Class 1 have been caring for 5 Swallowtail Podalirius (scarce swallowtail) pupae. These butterflies are visitors to Britain from southern Europe and north Africa. The British cousins Swallowtail machaon can be seen on the Broads sometimes.
In the last 24 hours two of our pupae have hatched into beautiful butterflies. One male and one female.
The males have a narrow straight abdomen and the females have a thicker, curvier abdomen. We released our first two in the school’s wildlife garden, as it is full of Hawthorn flower (May blossom) and other plants the butterflies like and use when they are here. These butterflies like gardens, woodlands and sometimes town areas.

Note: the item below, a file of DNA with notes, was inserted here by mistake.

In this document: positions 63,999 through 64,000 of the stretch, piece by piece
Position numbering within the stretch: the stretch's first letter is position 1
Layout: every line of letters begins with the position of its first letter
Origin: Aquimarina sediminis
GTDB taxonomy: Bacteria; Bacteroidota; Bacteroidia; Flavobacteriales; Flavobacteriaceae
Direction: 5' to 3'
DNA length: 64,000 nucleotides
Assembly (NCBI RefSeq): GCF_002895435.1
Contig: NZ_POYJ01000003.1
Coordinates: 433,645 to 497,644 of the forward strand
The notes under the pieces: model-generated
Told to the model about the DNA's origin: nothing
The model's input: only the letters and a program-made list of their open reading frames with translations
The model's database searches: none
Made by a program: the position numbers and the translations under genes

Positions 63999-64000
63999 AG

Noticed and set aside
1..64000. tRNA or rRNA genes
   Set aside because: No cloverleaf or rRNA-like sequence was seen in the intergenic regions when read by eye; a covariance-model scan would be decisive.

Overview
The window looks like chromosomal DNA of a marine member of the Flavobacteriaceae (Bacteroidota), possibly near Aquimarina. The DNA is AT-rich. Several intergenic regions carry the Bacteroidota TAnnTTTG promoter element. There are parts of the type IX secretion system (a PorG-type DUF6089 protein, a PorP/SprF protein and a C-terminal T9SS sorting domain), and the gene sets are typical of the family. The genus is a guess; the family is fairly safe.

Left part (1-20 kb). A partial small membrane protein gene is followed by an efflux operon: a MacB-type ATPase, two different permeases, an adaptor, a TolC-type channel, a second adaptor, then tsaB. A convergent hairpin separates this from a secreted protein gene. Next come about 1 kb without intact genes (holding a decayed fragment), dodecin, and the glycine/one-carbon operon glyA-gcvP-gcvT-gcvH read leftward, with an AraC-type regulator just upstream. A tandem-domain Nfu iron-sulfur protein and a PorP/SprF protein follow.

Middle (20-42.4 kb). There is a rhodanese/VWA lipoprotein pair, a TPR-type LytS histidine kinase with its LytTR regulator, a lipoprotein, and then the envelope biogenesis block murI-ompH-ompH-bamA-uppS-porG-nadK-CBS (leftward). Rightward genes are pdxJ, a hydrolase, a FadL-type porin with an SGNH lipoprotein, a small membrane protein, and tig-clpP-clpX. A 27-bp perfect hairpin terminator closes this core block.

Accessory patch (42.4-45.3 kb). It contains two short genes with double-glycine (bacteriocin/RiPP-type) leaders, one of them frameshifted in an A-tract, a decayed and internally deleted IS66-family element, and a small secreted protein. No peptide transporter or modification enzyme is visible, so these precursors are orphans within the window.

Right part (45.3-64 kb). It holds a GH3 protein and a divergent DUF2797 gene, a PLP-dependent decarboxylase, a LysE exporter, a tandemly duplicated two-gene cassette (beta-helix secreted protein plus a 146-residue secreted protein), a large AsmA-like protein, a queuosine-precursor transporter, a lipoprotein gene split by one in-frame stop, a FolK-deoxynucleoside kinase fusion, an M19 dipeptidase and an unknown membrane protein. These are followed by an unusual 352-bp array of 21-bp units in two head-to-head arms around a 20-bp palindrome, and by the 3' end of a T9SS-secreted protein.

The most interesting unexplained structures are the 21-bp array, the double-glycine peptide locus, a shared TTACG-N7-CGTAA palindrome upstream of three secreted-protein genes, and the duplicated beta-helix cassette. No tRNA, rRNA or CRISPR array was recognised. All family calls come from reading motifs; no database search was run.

In Kelling we have many traditional gardens, the grounds of Kelling Estate, with its woodlands and Kelling Quag (a large area of marshland with a pond, inhabited by water birds such as ducks, geese, moorhens and swans).
The British cousins of this species love this type of habitat, and it’s likely there will be elements our butterflies will enjoy too. This area is also close to a long country lane full of wildflowers and hedgerows, including Sloes and Hawthorn, which our butterflies like to live on here and back home.
Below is the second release of the Swallowtails that we did at the Quag. All five have now been released.
Below are the remaining four butterflies that we released. They were small early Tortoiseshell butterflies that are native to Britain.